Over the next day or two, the National Weather Service is forecasting temperatures in the mid- to upper-90s in some parts of South Carolina, with the heat index reaching above 100 degrees.
The heat index indicates how hot it actually feels to the body when relative humidity is combined with the air temperature. The heat index increases as the air temperature and relative humidity increase. Humid conditions make the body feel warmer.
When the body gets too hot, it uses sweat to cool off. If that sweat is not able to evaporate, the body cannot regulate its temperature and struggles to cool itself. When sweat evaporates, it reduces the body’s temperature
As you move about during these and other hot days to come, DHEC urges you to follow the Center for Disease Control and Prevention’s three tips for preventing heat-related illnesses: Stay cool. Stay hydrated. Stay informed.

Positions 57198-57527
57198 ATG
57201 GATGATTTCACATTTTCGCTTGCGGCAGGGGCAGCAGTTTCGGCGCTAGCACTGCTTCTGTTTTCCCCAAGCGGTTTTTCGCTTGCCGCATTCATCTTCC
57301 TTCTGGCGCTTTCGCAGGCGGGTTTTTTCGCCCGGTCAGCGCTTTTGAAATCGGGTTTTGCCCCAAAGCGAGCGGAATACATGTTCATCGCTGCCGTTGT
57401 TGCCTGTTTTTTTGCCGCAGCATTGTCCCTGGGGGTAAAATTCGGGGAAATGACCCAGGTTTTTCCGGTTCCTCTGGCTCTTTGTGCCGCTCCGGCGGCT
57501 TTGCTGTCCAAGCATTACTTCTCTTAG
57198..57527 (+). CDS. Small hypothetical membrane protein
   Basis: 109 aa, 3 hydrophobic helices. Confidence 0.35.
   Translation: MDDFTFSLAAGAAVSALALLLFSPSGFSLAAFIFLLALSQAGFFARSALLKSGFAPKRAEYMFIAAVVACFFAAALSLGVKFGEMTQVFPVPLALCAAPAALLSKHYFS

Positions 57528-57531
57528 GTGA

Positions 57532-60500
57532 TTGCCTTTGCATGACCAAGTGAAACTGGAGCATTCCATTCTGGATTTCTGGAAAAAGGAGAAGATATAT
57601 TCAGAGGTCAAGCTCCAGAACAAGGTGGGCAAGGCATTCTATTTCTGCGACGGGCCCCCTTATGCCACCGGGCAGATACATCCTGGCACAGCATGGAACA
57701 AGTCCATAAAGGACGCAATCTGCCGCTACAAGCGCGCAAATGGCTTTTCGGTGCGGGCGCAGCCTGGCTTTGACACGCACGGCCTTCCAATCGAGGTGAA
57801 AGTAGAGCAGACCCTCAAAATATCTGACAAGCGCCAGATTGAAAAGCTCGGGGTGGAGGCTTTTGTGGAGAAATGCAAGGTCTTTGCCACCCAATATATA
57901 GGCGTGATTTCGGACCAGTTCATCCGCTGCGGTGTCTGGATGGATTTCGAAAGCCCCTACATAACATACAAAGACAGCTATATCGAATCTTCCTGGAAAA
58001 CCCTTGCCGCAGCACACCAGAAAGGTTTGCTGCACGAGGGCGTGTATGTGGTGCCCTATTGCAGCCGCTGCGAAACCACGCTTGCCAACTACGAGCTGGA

- Wear appropriate, lightweight clothing
- Stay in an air-conditioned place as much as possible
- Schedule outdoor activities carefully
- Pace yourself; cut down on exercising when it is hot
- Wear sunscreen
DO NOT LEAVE CHILDREN OR PETS IN CARS, EVEN IF THE WINDOW IS CRACKED!
- Drink plenty of fluids (Avoid very sugary or alcoholic drinks)
- Replace salt and minerals lost due to sweating
- Keep your pets hydrated
- Check for weather updates via local news
- Know the signs and symptoms of heat-related illnesses
- Monitor those at high risk:
- Infants and young children
- People 65 years of age or older
- People who are overweight
- People who overexert during work or exercise
- People who are physically ill, especially with heart disease or high blood pressure, or who take certain medications, such as for depression or poor circulation
- Visit and closely watch adults at risk at least twice a day
Visit the CDC website for more information on extreme heat.